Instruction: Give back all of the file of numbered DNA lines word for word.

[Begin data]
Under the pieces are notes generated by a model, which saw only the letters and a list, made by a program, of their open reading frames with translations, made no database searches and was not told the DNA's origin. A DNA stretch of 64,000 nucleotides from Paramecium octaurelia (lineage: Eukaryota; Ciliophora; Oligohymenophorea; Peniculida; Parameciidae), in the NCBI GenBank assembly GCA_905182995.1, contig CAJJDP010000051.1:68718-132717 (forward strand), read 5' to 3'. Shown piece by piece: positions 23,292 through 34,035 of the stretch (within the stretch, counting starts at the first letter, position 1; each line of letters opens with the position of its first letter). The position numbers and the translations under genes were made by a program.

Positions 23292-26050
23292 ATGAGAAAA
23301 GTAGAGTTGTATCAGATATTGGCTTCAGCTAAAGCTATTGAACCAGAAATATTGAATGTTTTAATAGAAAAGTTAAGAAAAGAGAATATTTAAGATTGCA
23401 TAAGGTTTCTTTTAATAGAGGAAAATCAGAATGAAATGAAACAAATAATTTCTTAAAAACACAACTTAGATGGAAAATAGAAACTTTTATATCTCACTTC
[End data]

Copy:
Under the pieces are notes generated by a model, which saw only the letters and a list, made by a program, of their open reading frames with translations, made no database searches and was not told the DNA's origin. A DNA stretch of 64,000 nucleotides from Paramecium octaurelia (lineage: Eukaryota; Ciliophora; Oligohymenophorea; Peniculida; Parameciidae), in the NCBI GenBank assembly GCA_905182995.1, contig CAJJDP010000051.1:68718-132717 (forward strand), read 5' to 3'. Shown piece by piece: positions 23,292 through 34,035 of the stretch (within the stretch, counting starts at the first letter, position 1; each line of letters opens with the position of its first letter). The position numbers and the translations under genes were made by a program.

Positions 23292-26050
23292 ATGAGAAAA
23301 GTAGAGTTGTATCAGATATTGGCTTCAGCTAAAGCTATTGAACCAGAAATATTGAATGTTTTAATAGAAAAGTTAAGAAAAGAGAATATTTAAGATTGCA
23401 TAAGGTTTCTTTTAATAGAGGAAAATCAGAATGAAATGAAACAAATAATTTCTTAAAAACACAACTTAGATGGAAAATAGAAACTTTTATATCTCACTTC